Make quick work of heavy-duty cleaning tasks.
Like pressure washers, power washers blast away dirt and debris from various surfaces. Technically, though, a power washer heats the water, which can provide more cleaning power.
But the terms are often used interchangeably, and we’ll do so here.
ELECTRIC OR GAS?
Pressure washers can be electric or gas.
On the price tags, electric pressure washers cost less than gas pressure washers. When you consider pressure AND flow, electric ends up more expensive.
Gas pressure washers typically have more cleaning power, and no cord to wrestle with.
Consider the machine’s flow and pressure when choosing which is best for you.
Smaller, electric pressure washers could be the best choice for homeowners wishing to clean decks, concrete, siding, etc.
Gas-powered pressure washers could be the best choice for more industrial uses, such as removing grease or oil off equipment, tractors, etc.
PSI, GPM, AND CU
For home use or general purpose use, pressure washers under 3,000 PSI are ideal.
For industrial use, pressure washers with a 3,000 PSI and above are ideal. But PSI is not the only rating to consider.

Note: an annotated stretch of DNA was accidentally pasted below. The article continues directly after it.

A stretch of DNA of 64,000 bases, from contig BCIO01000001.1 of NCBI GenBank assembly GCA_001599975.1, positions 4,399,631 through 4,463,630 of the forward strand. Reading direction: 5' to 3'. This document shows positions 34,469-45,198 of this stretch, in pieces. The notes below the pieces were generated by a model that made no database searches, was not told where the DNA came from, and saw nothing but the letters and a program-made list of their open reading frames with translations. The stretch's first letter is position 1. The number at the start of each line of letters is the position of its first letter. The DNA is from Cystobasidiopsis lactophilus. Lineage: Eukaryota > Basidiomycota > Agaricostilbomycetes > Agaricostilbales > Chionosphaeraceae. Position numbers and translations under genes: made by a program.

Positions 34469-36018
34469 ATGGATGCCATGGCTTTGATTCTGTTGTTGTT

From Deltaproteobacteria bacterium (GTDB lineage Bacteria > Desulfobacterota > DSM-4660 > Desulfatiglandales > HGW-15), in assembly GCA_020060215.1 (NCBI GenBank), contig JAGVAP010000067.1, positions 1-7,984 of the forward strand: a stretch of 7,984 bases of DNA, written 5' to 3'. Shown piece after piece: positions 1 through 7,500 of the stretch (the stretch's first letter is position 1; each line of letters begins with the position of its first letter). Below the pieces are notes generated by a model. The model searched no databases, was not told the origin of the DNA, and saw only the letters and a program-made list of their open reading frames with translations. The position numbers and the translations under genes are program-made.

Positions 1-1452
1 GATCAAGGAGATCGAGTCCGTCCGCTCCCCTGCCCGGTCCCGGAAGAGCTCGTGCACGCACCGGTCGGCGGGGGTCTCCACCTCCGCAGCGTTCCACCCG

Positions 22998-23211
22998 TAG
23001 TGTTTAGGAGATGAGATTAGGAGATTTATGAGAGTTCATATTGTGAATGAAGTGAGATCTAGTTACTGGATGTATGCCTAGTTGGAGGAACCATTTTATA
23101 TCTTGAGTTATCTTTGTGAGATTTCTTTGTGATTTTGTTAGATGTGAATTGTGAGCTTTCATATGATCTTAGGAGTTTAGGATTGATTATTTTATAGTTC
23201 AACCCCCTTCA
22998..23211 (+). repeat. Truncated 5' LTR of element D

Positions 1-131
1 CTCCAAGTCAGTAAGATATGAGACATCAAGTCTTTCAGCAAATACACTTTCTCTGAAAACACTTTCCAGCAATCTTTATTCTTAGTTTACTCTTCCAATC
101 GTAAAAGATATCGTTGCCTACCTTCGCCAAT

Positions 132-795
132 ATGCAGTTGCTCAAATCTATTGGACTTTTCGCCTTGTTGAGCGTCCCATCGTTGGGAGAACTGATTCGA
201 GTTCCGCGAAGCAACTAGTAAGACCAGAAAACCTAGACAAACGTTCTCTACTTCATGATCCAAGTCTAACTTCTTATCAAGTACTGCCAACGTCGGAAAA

Through July, PaulB Wholesale is offering a $100 discount on this 3 GPM 2,700 PSI model with GX Honda Triplex Pump.
CU=PSI x GPM
You’ll want to look at gallons per minute (GPM) also. If your pressure is higher but the flow of water is low, you won’t get the results you hope for.
The PSI and the GPM are multiplied to get a CU rating (cleaning units). A higher cleaning unit will offer a more powerful application.
Say a pressure washer has 3000 PSI and 2 GPM, and another has 2700 PSI and 3 GPM. The first would have a CU of 6000. The second would have a CU of 8100. You might opt for the lower PSI for a better “cleaning unit” measure.
Again: CU=PSI x GPM.
HOT WATER OR COLD WATER
Hot water pressure washers will cost more. Opt for a hot water application if you need to remove grease or oil. Grease and oil molecules break down when temperatures rise.
Cold water pressure washers are sufficient for removing general dirt and debris.
Wear safety glasses when using a pressure washer. There’s dirt involved. There’s pressure involved.
When not in use, turn the pressure washer off. You may overheat the pump if you don’t power it off when it’s not running.
Test a small, inconspicuous area before pressure washing an entire surface to make sure you have the proper settings and cleaning agent.
Start far away from the surface and work your way closer to it as you wash to find the optimal blasting results.
BOOST YOUR PRESSURE WASHER
Power washer supplies like soap injectors, trigger guns, roto jet nozzles, nozzle filters, gutter wands (shown) and extension wands can add a lot of convenience to your pressure washer.
Become a PaulB Wholesale customer to learn more about these products and to purchase pressure washers and pressure washer accessories online.